INSIGHT

What Asia Can Learn from Africa About Creating Public-Private Dialogue In Health

Africa and Asia share many of the same challenges in providing health care. Photo credit: ADB.
Africa and Asia share many of the same challenges in providing health care. Photo credit: ADB.

In some parts of Africa, there is a bold and direct dialogue between the private and public sector in health care.

Introduction

Many African and Asian countries face similar health care challenges. More than half of the people in Africa go to the mostly unregulated private health care sector to get diagnosed and treated, and they pay out-of pocket. The same is true for Asia and the Pacific.

Analysis

For the poor, this means they have to spend a large share of their already meagre income on health care. The poor’s share of out-of-pocket health expenditure is actually higher than the non-poor. For the middle class and the rich, this means they pay for services which are not regulated by the public sector, leaving many questions open about the quality of the care. Their trust in their countries’ healthcare providers is often low and if they can afford it, they seek care outside the continent. It is estimated that Africans spend more than $1 billion every year on health care abroad, and in fact many African governments encourage this by having separate funds for high-level government officials to pay for their health care overseas.

The East African Healthcare Federation (EAHF) was established to change this. An alliance of private health care providers which seeks a dialogue with the public sector, the EAHF’s goal is to improve regulation for quality health care, establish a sustainable financing mechanism, and ultimately create an enabling environment for the private sector to spur investments in health care across Africa.

Insights

At the recent EAHF Annual Conference held in Kigali, Rwanda, there was a bold and direct dialogue between the private and public sector. For the public sector—represented at the highest level by the country’s prime minister, its health minister and the health minister of Uganda—it is clear that they cannot achieve the promise of universal health coverage without the private sector. And the private sector knows that without improved public sector governance they cannot thrive and provide quality and affordable care.

The good news is that there are many examples of very productive public-private partnerships in East Africa which give hope to the success of the EAHF. In Uganda, for example, the government is partnering with a private sector pharmaceutical manufacturer to produce high quality affordable anti-malarial and HIV drugs; in Rwanda, the government has created an enabling environment for private sector investments and developed a medical tourism strategy which aims for the country to become a center of excellence for medical services in the East African region; and Kenya already has a flourishing private sector, providing primary to tertiary care and interesting models for the population to finance such services. These models range from micro to national level insurance models, and in all East African countries the public and private sector collaborate on private sector-led health federations to find solutions together for stronger partnerships.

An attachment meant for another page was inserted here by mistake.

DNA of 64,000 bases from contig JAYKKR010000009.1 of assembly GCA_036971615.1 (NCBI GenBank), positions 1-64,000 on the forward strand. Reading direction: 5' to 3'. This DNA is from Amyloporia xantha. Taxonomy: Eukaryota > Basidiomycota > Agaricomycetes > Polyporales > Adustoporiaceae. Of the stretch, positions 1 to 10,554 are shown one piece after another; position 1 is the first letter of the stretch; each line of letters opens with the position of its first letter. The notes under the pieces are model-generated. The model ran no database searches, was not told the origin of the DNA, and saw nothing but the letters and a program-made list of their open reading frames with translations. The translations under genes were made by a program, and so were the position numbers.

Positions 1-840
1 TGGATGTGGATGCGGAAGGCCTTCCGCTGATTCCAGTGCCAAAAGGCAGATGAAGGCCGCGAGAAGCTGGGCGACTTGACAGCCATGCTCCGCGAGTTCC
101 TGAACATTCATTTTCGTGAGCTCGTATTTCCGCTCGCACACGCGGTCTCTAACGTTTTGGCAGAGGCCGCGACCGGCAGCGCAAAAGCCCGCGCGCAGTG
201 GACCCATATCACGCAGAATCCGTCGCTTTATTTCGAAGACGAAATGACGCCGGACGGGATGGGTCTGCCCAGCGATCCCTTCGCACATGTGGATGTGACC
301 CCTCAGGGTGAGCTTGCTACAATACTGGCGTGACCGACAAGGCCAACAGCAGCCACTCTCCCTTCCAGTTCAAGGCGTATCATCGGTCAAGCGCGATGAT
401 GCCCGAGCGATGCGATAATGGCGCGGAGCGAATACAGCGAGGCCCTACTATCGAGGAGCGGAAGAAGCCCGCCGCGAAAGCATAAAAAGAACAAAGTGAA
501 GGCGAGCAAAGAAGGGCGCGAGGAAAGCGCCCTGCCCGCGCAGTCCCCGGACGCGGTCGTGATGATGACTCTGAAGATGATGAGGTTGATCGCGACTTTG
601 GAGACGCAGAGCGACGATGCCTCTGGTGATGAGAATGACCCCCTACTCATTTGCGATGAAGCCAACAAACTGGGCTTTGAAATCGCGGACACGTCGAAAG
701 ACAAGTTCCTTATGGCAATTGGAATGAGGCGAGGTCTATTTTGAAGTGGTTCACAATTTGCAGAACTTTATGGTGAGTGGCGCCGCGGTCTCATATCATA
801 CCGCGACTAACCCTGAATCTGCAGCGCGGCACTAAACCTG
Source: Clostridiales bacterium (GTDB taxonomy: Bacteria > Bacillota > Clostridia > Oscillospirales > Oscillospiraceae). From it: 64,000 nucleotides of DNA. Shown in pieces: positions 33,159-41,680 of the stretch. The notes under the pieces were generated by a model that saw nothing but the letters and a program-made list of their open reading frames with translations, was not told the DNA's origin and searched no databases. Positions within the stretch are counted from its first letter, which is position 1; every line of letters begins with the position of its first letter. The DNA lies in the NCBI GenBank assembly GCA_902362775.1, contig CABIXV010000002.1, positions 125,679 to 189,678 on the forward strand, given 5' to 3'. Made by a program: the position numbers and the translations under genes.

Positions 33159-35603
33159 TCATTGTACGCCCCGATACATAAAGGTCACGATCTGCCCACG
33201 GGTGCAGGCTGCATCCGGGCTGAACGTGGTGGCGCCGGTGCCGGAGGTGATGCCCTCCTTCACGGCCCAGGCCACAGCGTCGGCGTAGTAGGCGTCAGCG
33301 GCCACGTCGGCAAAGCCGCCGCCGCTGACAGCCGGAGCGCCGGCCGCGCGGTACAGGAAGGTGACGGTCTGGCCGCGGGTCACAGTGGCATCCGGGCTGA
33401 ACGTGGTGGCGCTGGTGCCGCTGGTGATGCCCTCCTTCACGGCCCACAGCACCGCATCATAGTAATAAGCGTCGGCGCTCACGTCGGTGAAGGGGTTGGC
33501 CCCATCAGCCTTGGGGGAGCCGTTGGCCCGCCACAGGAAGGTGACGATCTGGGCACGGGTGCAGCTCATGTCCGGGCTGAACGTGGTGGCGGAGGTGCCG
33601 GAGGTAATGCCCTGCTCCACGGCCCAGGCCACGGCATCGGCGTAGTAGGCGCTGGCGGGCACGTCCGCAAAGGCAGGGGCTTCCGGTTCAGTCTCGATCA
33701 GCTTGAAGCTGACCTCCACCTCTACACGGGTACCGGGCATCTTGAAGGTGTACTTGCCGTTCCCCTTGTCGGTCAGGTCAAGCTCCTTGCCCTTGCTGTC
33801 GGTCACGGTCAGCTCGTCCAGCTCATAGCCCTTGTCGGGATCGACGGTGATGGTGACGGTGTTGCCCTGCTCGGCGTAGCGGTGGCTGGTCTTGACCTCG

Recommendations

What was clear to everybody at the conference, is that even if public and private sector foster a close dialogue, true partnership needs to be built on equals: equal commitment and equal accountability.

Governments not only in Africa but also in Asia and the Pacific must step up and reinforce good governance in the health sector to allow innovative financing through health insurance that actually works and reaches people; infrastructure is in place and functioning, including electricity and water supply in healthcare facilities; and an enabling legal and regulatory environment for the private sector to flourish and governments move away from input-based to performance-based health care management.

This requires a shift in mindset, which can take a generation – but even if it takes time, what’s important is that the change has started.

References

Policy Brief: Fighting Obesity in Asia and the Pacific

Explainer: Why Projects Need a Health Impact Assessment

Case study: How to Persuade Poor Families to Get Primary Health Care

Insight: How Youth Can Help Combat Noncommunicable Disease

Case study: Practical Solutions for Keeping HIV/AIDS Off the Job Site

Ask the Expert

  • Susann Roth
    Principal Knowledge Sharing and Services Specialist, Asian Development Bank

    Susann Roth works on ADB’s innovation and knowledge management agenda. In this role she supports the implementation of Strategy 2030, which calls for more applications of technology, innovation, and strengthening knowledge management in ADB operations. She also works on corporate foresight to enhance the capacity of ADB and its clients to respond to and plan for emerging trends.

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   Africa; Health
   Last updated: November 2018



Disclaimer

The views expressed in these articles are those of the authors and do not necessarily reflect the views of the Asian Development Bank, its management, its Board of Directors, or its members.




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